If Bochum and Birmingham can, why not Munich and London?

If Bochum and Birmingham can, why not Munich and London?


norman lebrecht

February 17, 2015

They’re laughing in Bochum this week.

A post-industrial Ruhr town with a populace of under 400,000 has built a brilliant new concert hall for 34 million Euros, while wealthy Munich has dithered away for ten years, spent a small fortune on consultants and finally balked at a priject that cost ten times as much as Bochum’s outlay. Eat this, Bayern, is what they’re saying in Bochum.



You’ll hear much the same sentiment expressed in Birmingham, where an exemplary concert hall was built as a relief to 1980s post-industrial blight and where locals glow with pride at the way the city punches above its cultural weight.

None of this will ultimately cut much inauguration tape in Munich and London. The timing, politicians are privately saying, is all wrong. You can get away with second-city projects in the thick of austerity, but capitals cannot be seen to swagger.

So no new hall for the moment.

That’s why.


UPDATE: We are told that Bochum’s General Music Director Steven Sloane fought for 20 years to get the Bochum Symphony a new home, in a hall that provides educational space and a home for many school ensembles.


  • Anonymous says:

    If I were part of a family on the breadline, struggling to make ends meet and perhaps using food banks, and I’d heard or read some of the interviews that Maestro Rattle gave last week, I should think I’d want to shove his baton right up his arpeggio!

    • Anne says:

      Easy to make cheap, simplistic comments like that anonymously.

      Is your lifestyle really devoid of everything but the bare essentials out of consideration for the poor people you claim to be so sympathetic towards?

    • Concert listener says:

      Are you aware, that had always the “family on the breadline” being asked if they want a certain building to be built, a certain orchestra been paid or a certain painting to be bought for a gallery, that we would have NOTHING in our cities that we could call cultural achievements… Only huts and continuing misery… and lots of bridges and freeways… and football stadiums…

    • Stereo says:

      Typical socialist claptrap.

  • SDReader says:

    I’m not sure why we keep equating Munich and London. The RFH is at least a decent place to hear music. Munich, in contrast, has only the 1,200-seat Herkulessaal and a deformed oversized brick-and-concrete shithouse called the Gasteig. London is in much less need.

  • william osborne says:

    We might remember the original source of all these problems. The Munich Philharmonic’s original hall, the Tonhalle, was completely destroyed by bombs in 1944. It was a very ornate structure in the baroque style of Louis the 16th and contained a huge 50 register organ. I’ve been told it had wonderful acoustics. It took half a century for the Munich Philharmonic to get a new hall, the Gasteig, opened in 1985. What a bitter sadness that the Gasteig’s acoustics are so poor.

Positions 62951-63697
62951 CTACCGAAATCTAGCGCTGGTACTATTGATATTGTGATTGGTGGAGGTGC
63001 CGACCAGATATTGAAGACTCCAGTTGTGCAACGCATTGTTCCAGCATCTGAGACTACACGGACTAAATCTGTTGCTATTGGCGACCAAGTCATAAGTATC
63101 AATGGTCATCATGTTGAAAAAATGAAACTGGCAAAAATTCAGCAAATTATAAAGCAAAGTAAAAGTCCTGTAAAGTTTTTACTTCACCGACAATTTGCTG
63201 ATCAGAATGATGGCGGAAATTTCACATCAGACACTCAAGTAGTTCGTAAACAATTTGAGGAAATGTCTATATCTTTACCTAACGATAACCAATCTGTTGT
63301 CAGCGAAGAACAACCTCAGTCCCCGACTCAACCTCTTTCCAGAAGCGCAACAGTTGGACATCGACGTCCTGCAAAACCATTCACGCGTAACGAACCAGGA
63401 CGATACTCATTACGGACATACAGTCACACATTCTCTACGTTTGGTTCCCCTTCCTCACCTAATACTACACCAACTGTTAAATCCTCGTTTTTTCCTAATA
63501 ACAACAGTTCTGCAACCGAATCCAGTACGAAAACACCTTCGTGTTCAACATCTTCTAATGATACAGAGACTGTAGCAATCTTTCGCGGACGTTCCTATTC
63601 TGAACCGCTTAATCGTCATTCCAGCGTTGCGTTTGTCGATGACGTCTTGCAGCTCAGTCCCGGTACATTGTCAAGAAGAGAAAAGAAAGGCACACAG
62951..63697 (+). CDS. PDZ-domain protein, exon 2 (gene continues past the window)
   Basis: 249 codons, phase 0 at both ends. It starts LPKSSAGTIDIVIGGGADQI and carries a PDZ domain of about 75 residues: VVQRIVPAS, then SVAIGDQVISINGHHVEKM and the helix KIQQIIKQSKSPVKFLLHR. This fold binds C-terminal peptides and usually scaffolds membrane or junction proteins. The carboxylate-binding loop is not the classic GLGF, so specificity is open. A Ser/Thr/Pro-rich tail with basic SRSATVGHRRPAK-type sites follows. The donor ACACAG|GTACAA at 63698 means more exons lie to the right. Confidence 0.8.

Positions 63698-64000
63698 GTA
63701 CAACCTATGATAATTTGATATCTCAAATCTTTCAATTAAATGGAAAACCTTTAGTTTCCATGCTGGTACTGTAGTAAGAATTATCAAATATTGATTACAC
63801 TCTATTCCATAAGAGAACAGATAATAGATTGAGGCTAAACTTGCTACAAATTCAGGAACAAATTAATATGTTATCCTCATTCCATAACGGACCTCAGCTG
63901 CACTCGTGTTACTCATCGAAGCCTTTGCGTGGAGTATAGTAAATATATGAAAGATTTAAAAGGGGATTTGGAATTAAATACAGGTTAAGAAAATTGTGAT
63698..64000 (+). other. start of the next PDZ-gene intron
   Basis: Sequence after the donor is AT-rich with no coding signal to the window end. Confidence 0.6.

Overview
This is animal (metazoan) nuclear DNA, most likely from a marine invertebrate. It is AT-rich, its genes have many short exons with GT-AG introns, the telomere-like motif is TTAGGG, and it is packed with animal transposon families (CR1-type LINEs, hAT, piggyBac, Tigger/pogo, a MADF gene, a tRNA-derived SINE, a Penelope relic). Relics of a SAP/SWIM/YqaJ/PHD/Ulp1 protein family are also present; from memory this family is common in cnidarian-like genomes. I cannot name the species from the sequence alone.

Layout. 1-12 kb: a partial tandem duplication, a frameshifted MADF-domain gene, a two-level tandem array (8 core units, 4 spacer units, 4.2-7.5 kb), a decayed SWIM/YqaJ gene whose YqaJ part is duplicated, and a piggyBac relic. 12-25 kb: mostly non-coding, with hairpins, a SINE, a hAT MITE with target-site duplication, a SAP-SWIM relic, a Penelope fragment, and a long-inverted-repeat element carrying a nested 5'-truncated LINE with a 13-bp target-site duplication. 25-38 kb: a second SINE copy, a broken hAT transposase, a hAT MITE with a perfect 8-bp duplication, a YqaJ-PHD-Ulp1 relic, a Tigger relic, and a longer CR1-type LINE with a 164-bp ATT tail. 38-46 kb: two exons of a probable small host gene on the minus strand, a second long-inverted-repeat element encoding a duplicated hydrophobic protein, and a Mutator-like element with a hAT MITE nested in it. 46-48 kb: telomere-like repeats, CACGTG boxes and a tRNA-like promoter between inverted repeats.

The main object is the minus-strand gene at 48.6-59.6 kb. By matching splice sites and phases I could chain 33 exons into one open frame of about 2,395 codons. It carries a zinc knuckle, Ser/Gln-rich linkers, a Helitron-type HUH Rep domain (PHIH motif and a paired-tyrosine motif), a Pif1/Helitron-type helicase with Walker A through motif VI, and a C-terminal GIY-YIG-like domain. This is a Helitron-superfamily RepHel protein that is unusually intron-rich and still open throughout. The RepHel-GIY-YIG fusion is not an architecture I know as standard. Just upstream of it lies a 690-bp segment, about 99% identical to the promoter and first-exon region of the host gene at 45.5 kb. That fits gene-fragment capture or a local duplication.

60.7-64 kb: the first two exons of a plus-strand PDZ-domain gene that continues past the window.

• David J Gill says:

      It’s unfortunate that most of the european concert halls destroyed in WWII came to be replaced at a time when architecture as an art form was at low ebb. Modern architecture was utterly exhausted creatively and smothered by an ideology of modernism that made divergence from a limited palette of ideas unacceptable. Despite the astounding creative genius of Berlin’s Philharmonie the replacements for the Gewandhaus, Queen’s Hall and Munich’s fine halls (I find references to both the Tonhalle and the Odeon…?) are disappointing to say the least.

      Today a ferment of radical, but high quality design along with the ability of acousticians to develop the sound of new halls with computer modeling has changed this situation dramatically. With this in mind it is hard to believe that replacement of the worst of the post war concert halls seems to be off the table.

      I read that govt decision markers intend to renovate the Gasteig.Too many fine old buildings are demolished every year for no good reason, but why double down on a failure. And if govt money is not available for these projects why aren’t private fundraising efforts in the works? Isn’t London now the richest city in the world? I don’t think the American way of forbidding tax revenue spending for the arts is good policy, but private fundraising for a large portion of a cultural building project seems like the right way to do it.

  • Concert listener says:

    It could also have to do with the real estate prices…

  • MacroV says:

    The argument of “how can we spend money on [insert indulgence here] when there is [insert social ill here]?” goes back at least to the NASA space missions. It’s not really clear how NOT spending money on these projects has made any society better off.

  • Peter Phillips says:

    During the depression of the 1920s Swansea, never an affluent city at the best of times, created jobs locally by building a new Guildhall. As a result we have the Brangwyn Hall with its warm but clear sound, a classic shoe box shape, plus a smaller hall where members of the BBCNOW recently worked with young string players in a day-long workshop. Great hall, great orchestra – pity we don’t see more of them.

  • Mikko says:

    Lahti, Finland, current population 104 000, did it fifteen years ago for 23 million euros. The result is the 1100-seat Sibelius Hall, which has been lauded internationally for its Artec-designed acoustics. The company that operates the venue has turned a profit for most of its existence, including last year (although a lot of the events are not classical music). When the decision to build was taken, Lahti was suffering from economic depression and loss of industries. There was a lot of political wrangling about the hall, but it’s now widely recognized as the best part of Lahti, and it has spurred e.g. hotel development in its neighborhood.